Possible to Pickle PolicyClient object?

How severe does this issue affect your experience of using Ray?

  • Medium: It contributes to significant difficulty to complete my task, but I can work around it.

Hello all,
I am working on a reinforcement learning project and would like to use Ray RLLib to help scale our training process. Due to the nature of the simulator I’m working with, I need to create a Policy Server and Policy Client. One issue I’m having is that I need to access the policy client inside the simulator. Long story short, the challenge I’m facing is that the simulator is running its own Python variable space, and so I need to figure out how to give the simulator access to the Policy Client object. One solution I came up with was to instantiate a Policy Client object, pickle it, and then unpickle it during an episode rollout. I tested this idea this morning and I’m getting an error when I try to pickle a Policy Client object. The exact error is:

AttributeError: Can’t pickle local object ‘_auto_wrap_external..wrapped_creator.._ExternalEnvWrapper’

My first question is, is the Policy Client object even pickle-able? If not, what might be some other ways I can try to access the Policy Client from within a python script with its own variable space? Can I set up the Policy Client as a Flask App and then access it that way or something? Definitely open to any and all suggestions. Thanks!

Hi Ryan,

Welcome to the forums.

Is there a reason you cannot create a PolicyClient object in the process that the simulator is running in?

Alternatively, if you are comfortable using remote inference, the PolicyServer is basically just a rest server so you could just send your data to the appropriate URIs using http requests. Here is the HTTP handler used by PolicyServer

Hi @mannyv, thanks for the reply. There are a couple reasons why I think I wouldn’t want to make a PolicyClient in the process that’s running the simulator, but maybe they’re not valid concerns. So let’s poke at them some.

First, the simulator is based in C++ with a thin Python API. Each simulator “episode” starts and stops its own python process which I’m relying for importing various functions to interact with the PolicyClient (get_action, log_returns, etc). The python process exits at the end of the episode and so all the variables (including the PolicyClient object) are removed. This is what made me wonder if I could just instantiate and pickle a PolicyClient before the episode kicks off and un-pickle it inside the sim when the episode starts up. My concern with this is the step for the Ray module import takes a good bit of time, and I want to save that overheard if possible since I’ll be doing thousands of episodes, but maybe there’s a workaround for that that I’m just not aware of?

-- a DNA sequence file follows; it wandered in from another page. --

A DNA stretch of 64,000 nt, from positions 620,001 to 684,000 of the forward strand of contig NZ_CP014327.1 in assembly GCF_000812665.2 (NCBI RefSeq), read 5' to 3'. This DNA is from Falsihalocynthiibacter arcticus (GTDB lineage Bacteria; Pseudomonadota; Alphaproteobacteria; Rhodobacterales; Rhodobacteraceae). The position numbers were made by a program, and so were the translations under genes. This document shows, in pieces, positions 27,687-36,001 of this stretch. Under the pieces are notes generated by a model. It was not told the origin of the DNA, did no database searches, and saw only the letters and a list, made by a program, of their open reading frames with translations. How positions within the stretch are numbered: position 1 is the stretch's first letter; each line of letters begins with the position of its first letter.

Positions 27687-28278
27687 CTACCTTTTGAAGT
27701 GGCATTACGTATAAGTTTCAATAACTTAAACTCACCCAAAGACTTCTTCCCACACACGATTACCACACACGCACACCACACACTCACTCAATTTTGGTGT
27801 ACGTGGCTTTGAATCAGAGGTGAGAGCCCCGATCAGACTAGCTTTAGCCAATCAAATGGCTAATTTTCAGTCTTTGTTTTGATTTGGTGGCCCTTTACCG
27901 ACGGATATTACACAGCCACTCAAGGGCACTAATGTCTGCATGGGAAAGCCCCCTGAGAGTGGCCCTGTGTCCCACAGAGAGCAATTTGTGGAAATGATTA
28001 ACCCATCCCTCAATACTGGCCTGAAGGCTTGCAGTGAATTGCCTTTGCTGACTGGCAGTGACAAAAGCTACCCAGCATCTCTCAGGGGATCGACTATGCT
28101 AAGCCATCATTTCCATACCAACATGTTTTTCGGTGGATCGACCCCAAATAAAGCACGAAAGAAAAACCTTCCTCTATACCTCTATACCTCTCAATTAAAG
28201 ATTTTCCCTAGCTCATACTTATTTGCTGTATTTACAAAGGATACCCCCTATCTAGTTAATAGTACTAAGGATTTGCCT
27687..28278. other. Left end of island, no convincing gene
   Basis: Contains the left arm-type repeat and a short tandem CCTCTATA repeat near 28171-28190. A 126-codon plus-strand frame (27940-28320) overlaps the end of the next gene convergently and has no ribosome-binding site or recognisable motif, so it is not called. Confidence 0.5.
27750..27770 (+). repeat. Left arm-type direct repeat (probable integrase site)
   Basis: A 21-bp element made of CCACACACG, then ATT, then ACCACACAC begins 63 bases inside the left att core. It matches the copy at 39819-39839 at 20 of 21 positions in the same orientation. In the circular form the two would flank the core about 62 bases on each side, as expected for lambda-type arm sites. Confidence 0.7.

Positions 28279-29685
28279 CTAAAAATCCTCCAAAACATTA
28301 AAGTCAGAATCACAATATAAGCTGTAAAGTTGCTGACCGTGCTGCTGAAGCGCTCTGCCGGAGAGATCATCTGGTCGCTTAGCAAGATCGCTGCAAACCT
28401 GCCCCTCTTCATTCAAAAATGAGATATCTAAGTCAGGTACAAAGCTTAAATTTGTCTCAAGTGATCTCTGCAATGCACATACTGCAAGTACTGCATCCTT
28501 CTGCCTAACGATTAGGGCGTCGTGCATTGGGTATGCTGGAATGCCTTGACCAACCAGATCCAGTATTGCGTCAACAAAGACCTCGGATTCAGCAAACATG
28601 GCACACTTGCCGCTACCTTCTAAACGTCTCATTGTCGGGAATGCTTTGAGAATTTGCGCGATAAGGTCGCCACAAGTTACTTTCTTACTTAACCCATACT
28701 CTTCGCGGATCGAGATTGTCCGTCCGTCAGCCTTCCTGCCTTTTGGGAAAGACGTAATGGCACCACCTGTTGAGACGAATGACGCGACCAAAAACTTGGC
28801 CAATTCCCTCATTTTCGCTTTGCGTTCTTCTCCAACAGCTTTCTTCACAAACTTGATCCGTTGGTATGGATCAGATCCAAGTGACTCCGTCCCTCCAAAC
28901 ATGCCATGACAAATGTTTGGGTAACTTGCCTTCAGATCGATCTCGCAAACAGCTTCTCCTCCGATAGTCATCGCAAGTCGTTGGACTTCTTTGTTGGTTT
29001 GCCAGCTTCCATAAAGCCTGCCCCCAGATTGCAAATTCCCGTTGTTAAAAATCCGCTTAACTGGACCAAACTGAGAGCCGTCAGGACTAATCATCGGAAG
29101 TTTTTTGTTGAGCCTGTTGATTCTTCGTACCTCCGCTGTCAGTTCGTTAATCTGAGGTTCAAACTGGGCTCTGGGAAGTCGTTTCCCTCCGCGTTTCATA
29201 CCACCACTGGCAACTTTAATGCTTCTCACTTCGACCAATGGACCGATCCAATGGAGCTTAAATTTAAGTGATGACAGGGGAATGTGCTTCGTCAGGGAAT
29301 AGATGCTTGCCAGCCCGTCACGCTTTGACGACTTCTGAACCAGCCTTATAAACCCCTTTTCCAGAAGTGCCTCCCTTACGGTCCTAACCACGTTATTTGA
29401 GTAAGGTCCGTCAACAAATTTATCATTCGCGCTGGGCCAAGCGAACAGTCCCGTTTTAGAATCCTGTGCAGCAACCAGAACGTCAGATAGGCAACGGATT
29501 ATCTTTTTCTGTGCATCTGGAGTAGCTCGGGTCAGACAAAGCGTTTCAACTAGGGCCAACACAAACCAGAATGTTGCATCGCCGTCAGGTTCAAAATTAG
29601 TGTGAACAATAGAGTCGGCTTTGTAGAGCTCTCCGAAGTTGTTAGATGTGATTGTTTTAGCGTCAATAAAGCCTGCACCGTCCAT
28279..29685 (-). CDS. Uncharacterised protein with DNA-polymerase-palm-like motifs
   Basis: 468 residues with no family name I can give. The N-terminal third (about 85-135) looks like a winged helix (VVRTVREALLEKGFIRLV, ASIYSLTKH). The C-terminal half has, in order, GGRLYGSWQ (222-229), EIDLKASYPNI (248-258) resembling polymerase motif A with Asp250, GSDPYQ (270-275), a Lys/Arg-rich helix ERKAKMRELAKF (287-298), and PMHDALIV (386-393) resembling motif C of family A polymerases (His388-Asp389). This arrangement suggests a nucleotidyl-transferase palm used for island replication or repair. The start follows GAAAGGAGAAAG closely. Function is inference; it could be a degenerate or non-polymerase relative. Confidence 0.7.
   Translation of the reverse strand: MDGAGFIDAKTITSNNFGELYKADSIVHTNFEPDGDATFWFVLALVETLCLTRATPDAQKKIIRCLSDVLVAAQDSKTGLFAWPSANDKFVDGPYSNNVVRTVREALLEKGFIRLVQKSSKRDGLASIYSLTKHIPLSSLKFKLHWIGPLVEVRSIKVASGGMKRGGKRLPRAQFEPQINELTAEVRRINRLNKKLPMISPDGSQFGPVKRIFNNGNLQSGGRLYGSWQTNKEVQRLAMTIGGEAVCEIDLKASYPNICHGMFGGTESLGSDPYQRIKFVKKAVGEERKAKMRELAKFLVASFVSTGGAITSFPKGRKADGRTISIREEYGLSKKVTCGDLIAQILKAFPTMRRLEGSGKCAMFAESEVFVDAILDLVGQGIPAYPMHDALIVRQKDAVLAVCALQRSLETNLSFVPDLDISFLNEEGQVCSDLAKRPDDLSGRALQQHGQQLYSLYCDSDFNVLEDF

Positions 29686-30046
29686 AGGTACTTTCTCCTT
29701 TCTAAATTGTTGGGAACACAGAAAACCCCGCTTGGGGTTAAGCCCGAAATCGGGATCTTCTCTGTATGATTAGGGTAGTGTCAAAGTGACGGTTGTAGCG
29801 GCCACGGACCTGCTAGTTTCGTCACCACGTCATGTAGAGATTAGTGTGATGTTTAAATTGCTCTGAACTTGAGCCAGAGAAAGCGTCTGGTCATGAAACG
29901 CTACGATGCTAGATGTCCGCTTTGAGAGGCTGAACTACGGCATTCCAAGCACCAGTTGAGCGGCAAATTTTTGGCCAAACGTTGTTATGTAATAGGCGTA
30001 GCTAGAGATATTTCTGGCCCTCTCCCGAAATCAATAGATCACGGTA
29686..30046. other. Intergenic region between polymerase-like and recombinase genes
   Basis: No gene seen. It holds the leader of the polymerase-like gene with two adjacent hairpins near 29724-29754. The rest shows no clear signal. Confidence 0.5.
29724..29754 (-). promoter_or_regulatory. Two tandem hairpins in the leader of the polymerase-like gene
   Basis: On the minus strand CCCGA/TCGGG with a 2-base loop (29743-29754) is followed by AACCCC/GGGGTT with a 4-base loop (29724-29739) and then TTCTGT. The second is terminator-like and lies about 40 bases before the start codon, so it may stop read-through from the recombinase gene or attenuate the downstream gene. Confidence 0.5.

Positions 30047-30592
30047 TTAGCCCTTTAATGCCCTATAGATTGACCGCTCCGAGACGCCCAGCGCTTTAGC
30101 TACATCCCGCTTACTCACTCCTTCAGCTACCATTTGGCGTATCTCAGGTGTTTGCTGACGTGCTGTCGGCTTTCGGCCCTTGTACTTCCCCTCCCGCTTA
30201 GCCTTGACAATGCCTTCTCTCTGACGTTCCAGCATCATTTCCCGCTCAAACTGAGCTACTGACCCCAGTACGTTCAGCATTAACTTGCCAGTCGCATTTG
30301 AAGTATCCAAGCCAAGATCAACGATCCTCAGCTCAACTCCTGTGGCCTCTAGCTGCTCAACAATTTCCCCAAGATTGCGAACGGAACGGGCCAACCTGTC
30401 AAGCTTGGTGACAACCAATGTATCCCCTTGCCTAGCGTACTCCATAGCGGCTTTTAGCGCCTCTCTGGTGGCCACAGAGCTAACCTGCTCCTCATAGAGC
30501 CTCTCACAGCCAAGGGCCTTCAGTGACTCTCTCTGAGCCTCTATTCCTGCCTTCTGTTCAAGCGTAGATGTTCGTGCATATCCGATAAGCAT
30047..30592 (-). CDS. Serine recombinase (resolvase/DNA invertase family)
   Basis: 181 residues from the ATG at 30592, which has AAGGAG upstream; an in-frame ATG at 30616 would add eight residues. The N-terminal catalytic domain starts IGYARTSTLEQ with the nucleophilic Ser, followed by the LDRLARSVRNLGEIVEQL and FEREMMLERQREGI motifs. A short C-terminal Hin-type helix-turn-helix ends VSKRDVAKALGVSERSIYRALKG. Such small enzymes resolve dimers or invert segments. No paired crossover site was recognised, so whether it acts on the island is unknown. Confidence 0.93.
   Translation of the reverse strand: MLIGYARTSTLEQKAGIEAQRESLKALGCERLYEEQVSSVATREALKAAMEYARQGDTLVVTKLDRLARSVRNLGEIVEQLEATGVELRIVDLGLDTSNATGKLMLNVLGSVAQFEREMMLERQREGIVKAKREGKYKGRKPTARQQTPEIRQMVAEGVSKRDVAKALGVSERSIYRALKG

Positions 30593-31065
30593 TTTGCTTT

The second reason I’m considering not making a PolicyClient each episode largely stems from my ignorance about Ray, but involves keeping track of episode ID. If I make a fresh, new PolicyClient object, each episode, what happens with the episode ID to ensure they are unique across many parallel rollouts? Is this even a real concern and are there some easy workarounds to this?

Regarding your remote inference suggestion, are you saying I could cut out using a PolicyClient altogether and just connect directly to the PolicyServer? Thanks for sharing the code snippet. Do you have any other examples of how I might use this Handler class object to interact with the server? I’m somewhat familiar with REST, but by no means operational with it.

My current solution is to start up a PolicyClient in as a subprocess and then make a socket connection to it inside my sim episode and then interact with the PolicyClient via some command/args interface for passing data back and forth. This feels clunky, but its where my head is at right now.

This is what I do, but the other way around: I start up the sim via a subprocess.

@rusu24edward once I started coding up my solution, this is also what I ultimately settled on as well – calling and starting my sim via a subprocess and passing data via socket connection to the process running the policy client. Thanks for your input. Glad to hear I wasn’t barking up the wrong tree or overcomplicating my project.

1 Like